The SNP's Holyrood leader has branded Tony Blair's government the "most authoritarian" in living memory.
Nicola Sturgeon made a call for Scottish independence
Nicola Sturgeon used a keynote speech to her party's conference in Dundee to attack Labour's plans for ID cards.
She also hinted at the prime minister's handling of the Iraq war and heaped blame on Tony Blair for turning voters off politics.
And Ms Sturgeon challenged First Minister Jack McConnell to take personal responsibility over the NHS.
She told the Nationalists' pre-election conference that Mr McConnell should "hang his head in shame".
Ms Sturgeon claimed Scotland's health service was getting worse under the Labour-led Scottish Executive.
And she insisted Mr McConnell should make the executive's promise that by the end of the year no patient will wait more than six months to see a consultant, a personal pledge.
"If that promise is broken, as many before have been broken, if patients are let down again, sacking another health minister won't be good enough," Ms Sturgeon told the party faithful.
"I issue this challenge to Jack McConnell: make it a personal pledge, put your job on the line.
"Tell Scottish patients that if you fail to deliver, again, if you are not up to the job, then you'll hand over to someone who is up to the job of sorting out Scotland's NHS."
Ms Sturgeon also railed against Tony Blair, blaming the Prime Minister for public disillusion with politics, and pleaded with people in Scotland to turn out to vote during her half-hour long speech to the party faithful.
In an address, culminating in a rallying call for the SNP's long-standing desire for independence, she said Scots were "downcast by the disappointments of devolution" in its first six years but had no desire to return to "remote rule from London".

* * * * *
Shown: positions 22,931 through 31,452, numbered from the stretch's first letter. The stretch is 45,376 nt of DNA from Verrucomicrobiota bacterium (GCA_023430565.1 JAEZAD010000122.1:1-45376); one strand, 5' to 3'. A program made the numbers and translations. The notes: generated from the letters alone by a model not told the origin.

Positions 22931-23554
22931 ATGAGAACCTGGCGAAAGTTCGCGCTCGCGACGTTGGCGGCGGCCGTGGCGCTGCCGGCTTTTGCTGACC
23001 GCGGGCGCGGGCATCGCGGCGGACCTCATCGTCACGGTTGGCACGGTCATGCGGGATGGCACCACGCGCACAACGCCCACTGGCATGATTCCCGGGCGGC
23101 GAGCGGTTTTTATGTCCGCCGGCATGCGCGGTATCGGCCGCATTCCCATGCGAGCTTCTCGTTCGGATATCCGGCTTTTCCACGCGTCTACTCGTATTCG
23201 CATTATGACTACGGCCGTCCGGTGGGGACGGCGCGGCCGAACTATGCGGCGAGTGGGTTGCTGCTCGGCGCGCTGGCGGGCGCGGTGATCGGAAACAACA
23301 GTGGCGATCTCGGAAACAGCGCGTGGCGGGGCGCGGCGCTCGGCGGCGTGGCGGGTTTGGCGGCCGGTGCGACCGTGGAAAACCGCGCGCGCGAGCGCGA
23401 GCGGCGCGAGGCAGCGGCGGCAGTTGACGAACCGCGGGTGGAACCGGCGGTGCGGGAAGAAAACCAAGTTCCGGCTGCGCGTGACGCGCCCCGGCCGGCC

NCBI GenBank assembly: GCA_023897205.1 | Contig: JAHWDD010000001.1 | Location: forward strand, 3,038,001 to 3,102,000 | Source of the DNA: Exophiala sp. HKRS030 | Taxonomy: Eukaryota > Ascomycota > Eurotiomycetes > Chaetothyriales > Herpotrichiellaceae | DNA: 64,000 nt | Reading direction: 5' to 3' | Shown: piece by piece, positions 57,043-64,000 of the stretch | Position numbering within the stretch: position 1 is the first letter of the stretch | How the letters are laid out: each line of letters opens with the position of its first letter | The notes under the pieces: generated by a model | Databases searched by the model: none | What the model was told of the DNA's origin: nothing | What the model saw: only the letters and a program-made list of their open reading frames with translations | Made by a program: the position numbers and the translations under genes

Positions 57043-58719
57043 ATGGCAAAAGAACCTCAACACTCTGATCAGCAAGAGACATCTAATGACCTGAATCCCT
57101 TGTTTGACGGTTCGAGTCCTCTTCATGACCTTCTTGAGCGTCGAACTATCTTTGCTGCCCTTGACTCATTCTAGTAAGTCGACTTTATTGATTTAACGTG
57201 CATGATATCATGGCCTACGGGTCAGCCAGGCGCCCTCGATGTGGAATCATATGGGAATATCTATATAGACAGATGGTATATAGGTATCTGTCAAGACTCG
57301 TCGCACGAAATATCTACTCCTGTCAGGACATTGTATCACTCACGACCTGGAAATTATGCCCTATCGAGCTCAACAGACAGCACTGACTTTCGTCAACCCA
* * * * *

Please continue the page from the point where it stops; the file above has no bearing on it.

Although devolved to MSPs who are not affected by the forthcoming Westminster election - health was a key focus of Ms Sturgeon's address.
She accused Mr McConnell of "contemptuous arrogance" at Holyrood on Thursday when she produced figures suggesting an eight-fold rise in outpatients waiting over a year to see a consultant between 1999 and last year.
On the same measure, inpatient waiting times had also risen under his stewardship, she claimed.
"Any decent national leader would have used live television to apologise to each and every one of these long suffering patients," she added.
The SNP would, she argued, train more doctors and nurses and invest in fast-track diagnostic and treatment centres within the NHS - "not hived off to the private sector".
Ms Sturgeon began by highlighting the rising membership and growing party funds since she and party leader Alex Salmond took charge of the party.
Placing activists on "high alert" for the coming election campaign, she insisted only Nationalists could "make Scotland matter" as Labour, Lib Dems and Tories were focused south of the border.
Ms Sturgeon, concluding a steady, focused and well-received address, renewed calls for Scotland to go its own way, telling activists: "Independence is the freedom for our country that we cherish for ourselves as individuals."